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A probably simple pointer questions...

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can anyone tell me why this will work? unsigned char* a; double b= 45456464645.43564564564; a= reinterpret_cast(&b); double c= reinterpret_cast(*a); so c at the end equal the exact value of b so this IS okay.. but why this time this can''t be done? unsigned char* a; char b[50]= "0123456789012345678901234567890123456789012345678"; a= reinterpret_cast(&b); std::string c= reinterpret_cast(*a); it do a 1st chance exception when a put value of a to c..? by the way i''m using Visual Studio 6... i''ve tried the same code in Borland C++ 5 and... well it seem to work can anyone explain me the problem??!?

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A reinterpret_cast will do really odd things when trying to treat a character array as a std::string. Do you even know what reinterpret_cast does??


Don't listen to me. I've had too much coffee.

[edited by - sneftel on October 22, 2002 3:43:18 PM]

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well i''wasn''t knowing there was danger doing this with char array & string... and how would you do this then? string or array?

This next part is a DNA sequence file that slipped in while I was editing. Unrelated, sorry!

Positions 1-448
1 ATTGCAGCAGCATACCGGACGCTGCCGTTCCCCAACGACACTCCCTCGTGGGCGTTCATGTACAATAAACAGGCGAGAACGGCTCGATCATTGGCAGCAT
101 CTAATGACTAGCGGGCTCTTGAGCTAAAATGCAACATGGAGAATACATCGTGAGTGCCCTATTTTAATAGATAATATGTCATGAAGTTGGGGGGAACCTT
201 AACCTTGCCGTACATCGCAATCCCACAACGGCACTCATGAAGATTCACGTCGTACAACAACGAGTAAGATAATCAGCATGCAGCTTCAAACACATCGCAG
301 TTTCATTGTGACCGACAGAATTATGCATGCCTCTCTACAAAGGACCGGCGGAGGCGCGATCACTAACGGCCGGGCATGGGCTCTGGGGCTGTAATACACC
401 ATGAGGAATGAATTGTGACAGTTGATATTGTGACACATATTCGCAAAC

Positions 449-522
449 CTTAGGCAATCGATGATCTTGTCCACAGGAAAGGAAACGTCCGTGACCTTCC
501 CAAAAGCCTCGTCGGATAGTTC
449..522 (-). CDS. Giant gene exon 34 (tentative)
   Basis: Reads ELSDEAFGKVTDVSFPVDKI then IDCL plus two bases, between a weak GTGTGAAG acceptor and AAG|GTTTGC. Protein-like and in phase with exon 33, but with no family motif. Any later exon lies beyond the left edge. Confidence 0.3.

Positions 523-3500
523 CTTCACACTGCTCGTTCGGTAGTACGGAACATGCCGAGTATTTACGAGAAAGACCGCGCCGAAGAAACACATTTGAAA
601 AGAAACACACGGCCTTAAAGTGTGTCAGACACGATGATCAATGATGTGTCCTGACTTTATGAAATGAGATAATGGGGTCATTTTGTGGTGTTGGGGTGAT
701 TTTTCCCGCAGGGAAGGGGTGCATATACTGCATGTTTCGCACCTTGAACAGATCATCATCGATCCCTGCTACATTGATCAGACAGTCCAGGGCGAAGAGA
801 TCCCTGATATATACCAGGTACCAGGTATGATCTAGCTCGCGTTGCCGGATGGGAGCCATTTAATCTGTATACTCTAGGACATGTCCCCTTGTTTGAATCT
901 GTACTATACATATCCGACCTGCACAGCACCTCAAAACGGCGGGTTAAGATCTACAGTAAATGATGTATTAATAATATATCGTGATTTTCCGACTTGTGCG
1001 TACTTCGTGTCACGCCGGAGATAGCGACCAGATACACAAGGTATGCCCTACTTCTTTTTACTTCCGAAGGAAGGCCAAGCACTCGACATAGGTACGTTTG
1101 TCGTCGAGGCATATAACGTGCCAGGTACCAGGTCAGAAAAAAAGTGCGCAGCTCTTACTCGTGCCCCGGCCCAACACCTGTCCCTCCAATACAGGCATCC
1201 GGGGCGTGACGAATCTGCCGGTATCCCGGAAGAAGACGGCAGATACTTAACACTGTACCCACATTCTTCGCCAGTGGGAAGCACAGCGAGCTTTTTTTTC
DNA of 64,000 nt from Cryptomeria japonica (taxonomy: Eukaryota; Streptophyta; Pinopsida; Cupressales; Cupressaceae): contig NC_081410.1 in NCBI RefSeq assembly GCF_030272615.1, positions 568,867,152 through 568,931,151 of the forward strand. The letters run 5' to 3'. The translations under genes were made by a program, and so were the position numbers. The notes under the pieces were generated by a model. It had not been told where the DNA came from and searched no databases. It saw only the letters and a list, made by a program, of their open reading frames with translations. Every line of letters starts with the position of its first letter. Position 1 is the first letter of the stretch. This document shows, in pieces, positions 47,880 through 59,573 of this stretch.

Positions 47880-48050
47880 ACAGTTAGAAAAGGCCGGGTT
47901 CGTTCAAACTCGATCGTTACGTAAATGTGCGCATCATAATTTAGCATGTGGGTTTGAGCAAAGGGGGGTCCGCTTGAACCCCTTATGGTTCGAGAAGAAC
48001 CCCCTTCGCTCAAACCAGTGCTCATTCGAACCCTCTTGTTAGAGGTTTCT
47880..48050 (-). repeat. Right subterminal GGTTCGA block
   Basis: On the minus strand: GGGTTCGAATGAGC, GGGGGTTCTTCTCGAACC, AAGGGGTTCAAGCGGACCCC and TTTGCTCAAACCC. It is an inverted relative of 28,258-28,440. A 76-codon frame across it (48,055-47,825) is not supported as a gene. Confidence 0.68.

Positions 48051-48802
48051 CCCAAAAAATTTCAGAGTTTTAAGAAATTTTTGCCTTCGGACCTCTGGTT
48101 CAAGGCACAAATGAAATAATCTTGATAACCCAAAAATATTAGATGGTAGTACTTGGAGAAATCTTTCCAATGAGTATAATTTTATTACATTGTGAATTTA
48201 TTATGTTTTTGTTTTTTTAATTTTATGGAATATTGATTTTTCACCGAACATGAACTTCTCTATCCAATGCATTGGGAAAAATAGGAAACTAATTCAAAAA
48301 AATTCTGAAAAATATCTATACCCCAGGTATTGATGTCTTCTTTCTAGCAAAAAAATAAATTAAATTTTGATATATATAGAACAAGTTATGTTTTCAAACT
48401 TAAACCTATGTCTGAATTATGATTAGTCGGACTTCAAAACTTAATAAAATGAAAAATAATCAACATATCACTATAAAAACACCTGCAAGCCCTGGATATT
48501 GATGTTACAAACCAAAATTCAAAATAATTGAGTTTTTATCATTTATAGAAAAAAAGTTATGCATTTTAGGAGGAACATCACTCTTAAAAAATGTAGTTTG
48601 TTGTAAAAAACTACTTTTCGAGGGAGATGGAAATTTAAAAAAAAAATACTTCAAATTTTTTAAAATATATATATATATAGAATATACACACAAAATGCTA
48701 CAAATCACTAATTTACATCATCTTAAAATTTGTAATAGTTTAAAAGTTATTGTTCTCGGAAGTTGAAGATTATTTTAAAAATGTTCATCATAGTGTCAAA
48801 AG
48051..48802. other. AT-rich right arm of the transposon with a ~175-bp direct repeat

and by the way Sneftel i know that reinterpret_cast is used to convert a pointer to another one by doing NO test if it''s possible, it simply do it, so doing this, you can cause a lot of problem if not used correctly..., this is what i know about it, fell free to correct me or add any comments on what it do

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Right. And treating a character array as a string is one of those things that causes problems.

If it worked well before, I would assume that Borland''s STL puts a pointer to the string as its first element (i.e. you got lucky). VC++ uses Dinkumware''s STL, which apparently does not.

You don''t need it anyway. Use the c_str() member function to get a pointer to a char array from a string.


Don''t listen to me. I''ve had too much coffee.

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